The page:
Manage with Measurement / Create with Feeling

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on Monday, 24 March 2014 in Blog Posts

Yin-Yang-200Examples of yin-yang, the notion of opposites being interdependent, are all around us.  Examples include dark / light, north / south, and Iron Man / Iron Lady (I’m not too sure about that last example, though).

Creative businesses regularly have an interesting example of yin-yang to accommodate; the often opposite concepts of business management and creation.

“Management by measurement” is not a new concept, but it’s one in which I strongly believe.  Businesses, especially those experiencing change or growth, generally find it beneficial to follow key business indicators, and the more objective these indicators, the better.  In other words, measurements of hard data such as margin, return rates, and debt to equity ratio offer companies the ability to quantitatively answer the “How are we doing?” question.

In contrast, creative businesses are also dependent on entirely subjective measurements.  The costumes for a theatre’s new production may be described as “pretty”, “sexy”, or “Elizabethan” and the lead track on a band’s album may be called “dark”, “upbeat”, or “baroque”.  It’s critical for a creative business to design their product by subjective means.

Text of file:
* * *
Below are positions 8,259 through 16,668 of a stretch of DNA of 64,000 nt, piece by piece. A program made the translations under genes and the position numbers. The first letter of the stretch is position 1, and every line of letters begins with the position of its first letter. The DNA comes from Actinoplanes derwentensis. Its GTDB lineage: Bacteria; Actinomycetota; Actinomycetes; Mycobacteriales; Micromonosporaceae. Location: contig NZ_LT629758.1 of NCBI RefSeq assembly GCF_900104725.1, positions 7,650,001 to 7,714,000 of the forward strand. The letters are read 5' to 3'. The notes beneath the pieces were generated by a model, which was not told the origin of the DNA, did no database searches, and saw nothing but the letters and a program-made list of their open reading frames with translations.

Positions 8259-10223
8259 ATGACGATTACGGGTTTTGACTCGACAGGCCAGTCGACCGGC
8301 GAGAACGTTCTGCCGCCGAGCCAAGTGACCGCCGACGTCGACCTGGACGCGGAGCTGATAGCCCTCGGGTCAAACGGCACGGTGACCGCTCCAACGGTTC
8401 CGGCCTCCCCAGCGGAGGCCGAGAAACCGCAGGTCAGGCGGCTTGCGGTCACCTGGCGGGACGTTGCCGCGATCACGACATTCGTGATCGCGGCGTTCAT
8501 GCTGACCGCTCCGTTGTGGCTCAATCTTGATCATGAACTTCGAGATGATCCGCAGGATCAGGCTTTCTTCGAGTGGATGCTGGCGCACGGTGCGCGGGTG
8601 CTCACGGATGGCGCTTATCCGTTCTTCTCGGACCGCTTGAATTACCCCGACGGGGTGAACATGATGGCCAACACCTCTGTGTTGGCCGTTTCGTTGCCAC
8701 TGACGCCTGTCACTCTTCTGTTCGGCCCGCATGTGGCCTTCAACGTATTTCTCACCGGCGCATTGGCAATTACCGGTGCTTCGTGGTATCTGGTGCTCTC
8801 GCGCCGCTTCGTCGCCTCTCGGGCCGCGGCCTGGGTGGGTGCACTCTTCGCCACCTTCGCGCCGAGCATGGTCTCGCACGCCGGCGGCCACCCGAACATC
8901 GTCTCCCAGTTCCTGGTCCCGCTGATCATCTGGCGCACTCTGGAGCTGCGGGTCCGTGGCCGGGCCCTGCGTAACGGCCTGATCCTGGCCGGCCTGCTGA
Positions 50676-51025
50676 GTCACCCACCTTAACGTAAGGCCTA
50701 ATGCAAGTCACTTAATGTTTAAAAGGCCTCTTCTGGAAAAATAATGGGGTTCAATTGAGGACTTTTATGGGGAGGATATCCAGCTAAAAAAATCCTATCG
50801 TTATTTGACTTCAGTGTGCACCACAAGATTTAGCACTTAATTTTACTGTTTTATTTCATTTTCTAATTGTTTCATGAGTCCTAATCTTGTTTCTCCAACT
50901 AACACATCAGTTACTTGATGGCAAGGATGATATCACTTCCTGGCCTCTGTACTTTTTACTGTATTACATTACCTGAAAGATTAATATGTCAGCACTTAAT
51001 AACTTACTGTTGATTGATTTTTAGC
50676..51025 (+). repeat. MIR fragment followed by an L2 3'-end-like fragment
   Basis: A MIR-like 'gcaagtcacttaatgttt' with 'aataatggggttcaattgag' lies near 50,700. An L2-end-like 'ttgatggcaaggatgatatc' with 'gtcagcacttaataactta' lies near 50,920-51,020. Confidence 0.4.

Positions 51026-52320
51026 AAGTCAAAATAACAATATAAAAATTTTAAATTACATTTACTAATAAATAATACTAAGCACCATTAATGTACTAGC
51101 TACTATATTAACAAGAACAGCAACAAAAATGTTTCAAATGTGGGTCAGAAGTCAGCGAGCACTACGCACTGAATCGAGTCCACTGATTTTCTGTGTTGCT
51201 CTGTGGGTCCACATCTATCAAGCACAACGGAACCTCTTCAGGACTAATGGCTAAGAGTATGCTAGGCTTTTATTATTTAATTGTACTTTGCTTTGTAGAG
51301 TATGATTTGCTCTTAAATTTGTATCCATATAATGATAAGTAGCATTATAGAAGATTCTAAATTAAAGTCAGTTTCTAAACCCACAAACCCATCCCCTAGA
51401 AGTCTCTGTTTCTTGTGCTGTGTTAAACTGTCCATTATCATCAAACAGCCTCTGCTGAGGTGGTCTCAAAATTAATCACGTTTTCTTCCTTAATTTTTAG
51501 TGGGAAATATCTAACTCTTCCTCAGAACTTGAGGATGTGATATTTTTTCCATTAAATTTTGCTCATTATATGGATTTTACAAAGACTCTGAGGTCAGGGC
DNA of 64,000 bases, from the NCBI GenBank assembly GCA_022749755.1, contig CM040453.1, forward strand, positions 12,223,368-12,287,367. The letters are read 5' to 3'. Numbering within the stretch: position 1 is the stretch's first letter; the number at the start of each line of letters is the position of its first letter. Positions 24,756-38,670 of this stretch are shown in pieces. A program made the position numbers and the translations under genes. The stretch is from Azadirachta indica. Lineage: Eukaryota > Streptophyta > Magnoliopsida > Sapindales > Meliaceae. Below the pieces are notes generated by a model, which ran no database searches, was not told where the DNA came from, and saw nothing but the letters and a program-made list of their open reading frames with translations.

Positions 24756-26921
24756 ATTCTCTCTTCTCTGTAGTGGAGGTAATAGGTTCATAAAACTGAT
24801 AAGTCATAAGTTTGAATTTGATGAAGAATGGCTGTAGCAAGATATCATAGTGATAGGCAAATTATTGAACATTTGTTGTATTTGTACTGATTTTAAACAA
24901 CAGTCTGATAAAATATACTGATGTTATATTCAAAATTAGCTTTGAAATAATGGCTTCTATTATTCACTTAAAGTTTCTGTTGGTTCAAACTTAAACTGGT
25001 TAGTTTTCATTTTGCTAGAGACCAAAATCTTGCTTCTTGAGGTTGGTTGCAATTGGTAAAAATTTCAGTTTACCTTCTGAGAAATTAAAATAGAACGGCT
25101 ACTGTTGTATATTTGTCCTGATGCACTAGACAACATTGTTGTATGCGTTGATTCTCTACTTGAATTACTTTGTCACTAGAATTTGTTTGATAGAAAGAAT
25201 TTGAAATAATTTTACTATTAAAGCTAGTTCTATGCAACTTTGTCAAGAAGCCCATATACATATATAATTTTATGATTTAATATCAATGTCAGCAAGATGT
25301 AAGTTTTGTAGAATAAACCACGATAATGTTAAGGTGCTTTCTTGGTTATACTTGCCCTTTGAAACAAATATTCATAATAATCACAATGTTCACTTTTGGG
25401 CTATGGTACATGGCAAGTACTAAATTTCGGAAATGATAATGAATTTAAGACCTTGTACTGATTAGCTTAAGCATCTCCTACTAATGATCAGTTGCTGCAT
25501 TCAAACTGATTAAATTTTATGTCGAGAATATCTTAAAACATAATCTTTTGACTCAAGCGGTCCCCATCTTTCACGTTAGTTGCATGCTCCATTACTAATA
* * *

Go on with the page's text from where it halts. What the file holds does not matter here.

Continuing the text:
Where creative businesses often experience difficulty, though, is in the balance between objective and subjective measurements.  For instance, I think we can all agree that describing a theatre company’s debt to equity ratio as “sexy” would be neither an objective or helpful business measurement technique.

Here are some suggestions for balancing objective measurement, and subjective creation, for creative businesses:

1.Mutual Respect

Foster a work environment in which all appropriate parties respect both the business and creative aspects of your business.  Singers don’t have to understand double-entry bookkeeping, and accountants need not understand solfège, but it’s important for your business’s singers and accountants to respect each other’s disciplines.

2.Separation of Duties

Where possible, separate business management and creativity.  If your business is large enough, clearly define roles and responsibilities so that creative and management duties are divided amongst different people.  If your business is smaller, you may benefit from defining times or places for both creative and management tasks.  In all cases, however, try to avoid falling into the “everybody does everything” method of running your business.  Henry Ford, in developing the assembly-line method, found that specialization benefits productivity.

3.Encourage Trust

Engage both creative and managerial personnel that are both competent and trustworthy.  If you cannot trust your management team to independently attend to the different aspects of your business, then it’s time to make changes.  Remember, business owners cannot expect their company to grow if they do not delegate to, and trust their team.

Ensuring the appropriate balance between “management by measurement” and “creation with feeling” can seem overwhelming, however, creative businesses succeed best when these apparently opposite concepts are kept in balance.

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